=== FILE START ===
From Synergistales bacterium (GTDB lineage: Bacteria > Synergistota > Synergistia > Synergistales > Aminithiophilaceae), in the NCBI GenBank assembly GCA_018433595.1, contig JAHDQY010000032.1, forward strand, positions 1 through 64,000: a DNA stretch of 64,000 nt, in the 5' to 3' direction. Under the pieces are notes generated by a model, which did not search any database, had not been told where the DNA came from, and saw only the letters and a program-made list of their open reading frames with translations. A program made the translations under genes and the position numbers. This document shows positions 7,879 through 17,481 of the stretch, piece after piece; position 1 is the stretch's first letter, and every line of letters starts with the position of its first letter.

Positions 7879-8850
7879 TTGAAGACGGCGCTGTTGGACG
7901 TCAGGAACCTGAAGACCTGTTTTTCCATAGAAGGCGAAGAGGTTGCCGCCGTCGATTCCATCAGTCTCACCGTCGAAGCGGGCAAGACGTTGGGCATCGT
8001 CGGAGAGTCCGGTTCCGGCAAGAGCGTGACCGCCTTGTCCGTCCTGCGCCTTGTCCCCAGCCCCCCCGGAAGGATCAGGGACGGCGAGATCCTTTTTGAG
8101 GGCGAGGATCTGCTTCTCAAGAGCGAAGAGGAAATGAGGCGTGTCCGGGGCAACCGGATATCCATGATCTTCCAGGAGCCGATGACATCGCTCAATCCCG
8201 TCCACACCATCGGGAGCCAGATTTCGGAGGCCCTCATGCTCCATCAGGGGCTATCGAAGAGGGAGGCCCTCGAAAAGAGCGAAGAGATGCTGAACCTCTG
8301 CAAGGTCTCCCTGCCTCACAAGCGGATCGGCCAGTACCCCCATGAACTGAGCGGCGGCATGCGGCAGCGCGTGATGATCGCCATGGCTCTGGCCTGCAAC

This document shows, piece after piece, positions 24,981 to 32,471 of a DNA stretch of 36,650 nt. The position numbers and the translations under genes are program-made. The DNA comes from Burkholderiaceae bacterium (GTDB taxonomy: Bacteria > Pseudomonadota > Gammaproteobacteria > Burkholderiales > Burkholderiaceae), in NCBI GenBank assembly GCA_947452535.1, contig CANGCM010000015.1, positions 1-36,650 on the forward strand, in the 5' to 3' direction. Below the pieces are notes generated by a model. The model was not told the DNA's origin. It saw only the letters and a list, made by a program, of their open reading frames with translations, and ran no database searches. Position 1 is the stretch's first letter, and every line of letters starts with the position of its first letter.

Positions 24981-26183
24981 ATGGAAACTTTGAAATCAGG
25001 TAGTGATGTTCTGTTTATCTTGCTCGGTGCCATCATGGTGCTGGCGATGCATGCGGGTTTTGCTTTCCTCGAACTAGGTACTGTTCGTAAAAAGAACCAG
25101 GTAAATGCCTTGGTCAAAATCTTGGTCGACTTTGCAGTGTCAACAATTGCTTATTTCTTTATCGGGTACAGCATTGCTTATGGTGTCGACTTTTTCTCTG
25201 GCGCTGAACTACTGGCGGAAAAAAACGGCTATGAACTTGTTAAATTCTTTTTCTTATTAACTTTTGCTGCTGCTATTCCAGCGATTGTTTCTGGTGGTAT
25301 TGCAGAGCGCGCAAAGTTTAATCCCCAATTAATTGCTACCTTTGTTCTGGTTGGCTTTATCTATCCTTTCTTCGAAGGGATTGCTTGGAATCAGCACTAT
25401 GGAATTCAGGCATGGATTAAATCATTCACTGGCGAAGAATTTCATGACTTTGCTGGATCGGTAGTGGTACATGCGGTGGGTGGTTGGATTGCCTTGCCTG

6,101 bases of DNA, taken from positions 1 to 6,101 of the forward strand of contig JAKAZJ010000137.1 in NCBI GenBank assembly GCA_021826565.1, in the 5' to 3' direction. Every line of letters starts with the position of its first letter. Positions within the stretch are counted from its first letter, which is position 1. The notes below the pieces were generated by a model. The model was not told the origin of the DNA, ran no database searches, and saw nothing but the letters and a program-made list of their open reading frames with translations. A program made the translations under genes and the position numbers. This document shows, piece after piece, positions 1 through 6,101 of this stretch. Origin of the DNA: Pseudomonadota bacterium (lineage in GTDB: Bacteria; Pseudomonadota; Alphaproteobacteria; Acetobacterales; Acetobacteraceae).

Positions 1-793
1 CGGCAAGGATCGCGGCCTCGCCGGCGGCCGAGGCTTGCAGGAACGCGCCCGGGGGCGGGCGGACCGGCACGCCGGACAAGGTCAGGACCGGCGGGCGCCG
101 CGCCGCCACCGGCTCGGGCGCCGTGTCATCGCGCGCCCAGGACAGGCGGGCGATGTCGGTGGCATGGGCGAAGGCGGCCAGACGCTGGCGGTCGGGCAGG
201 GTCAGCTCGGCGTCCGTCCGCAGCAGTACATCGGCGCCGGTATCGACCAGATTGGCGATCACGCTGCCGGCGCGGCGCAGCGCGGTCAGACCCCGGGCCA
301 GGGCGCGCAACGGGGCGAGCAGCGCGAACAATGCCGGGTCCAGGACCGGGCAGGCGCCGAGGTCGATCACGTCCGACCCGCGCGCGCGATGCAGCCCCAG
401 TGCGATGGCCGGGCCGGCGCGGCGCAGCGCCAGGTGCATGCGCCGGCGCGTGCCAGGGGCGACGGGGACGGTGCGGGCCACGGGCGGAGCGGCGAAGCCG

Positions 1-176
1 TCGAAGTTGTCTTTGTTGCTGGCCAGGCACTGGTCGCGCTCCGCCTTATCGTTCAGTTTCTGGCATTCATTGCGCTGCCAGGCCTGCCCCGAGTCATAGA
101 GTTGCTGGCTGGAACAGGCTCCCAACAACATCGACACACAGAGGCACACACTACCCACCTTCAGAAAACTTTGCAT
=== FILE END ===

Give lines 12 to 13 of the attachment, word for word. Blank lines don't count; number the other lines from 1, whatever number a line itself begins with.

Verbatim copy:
25001 TAGTGATGTTCTGTTTATCTTGCTCGGTGCCATCATGGTGCTGGCGATGCATGCGGGTTTTGCTTTCCTCGAACTAGGTACTGTTCGTAAAAAGAACCAG
25101 GTAAATGCCTTGGTCAAAATCTTGGTCGACTTTGCAGTGTCAACAATTGCTTATTTCTTTATCGGGTACAGCATTGCTTATGGTGTCGACTTTTTCTCTG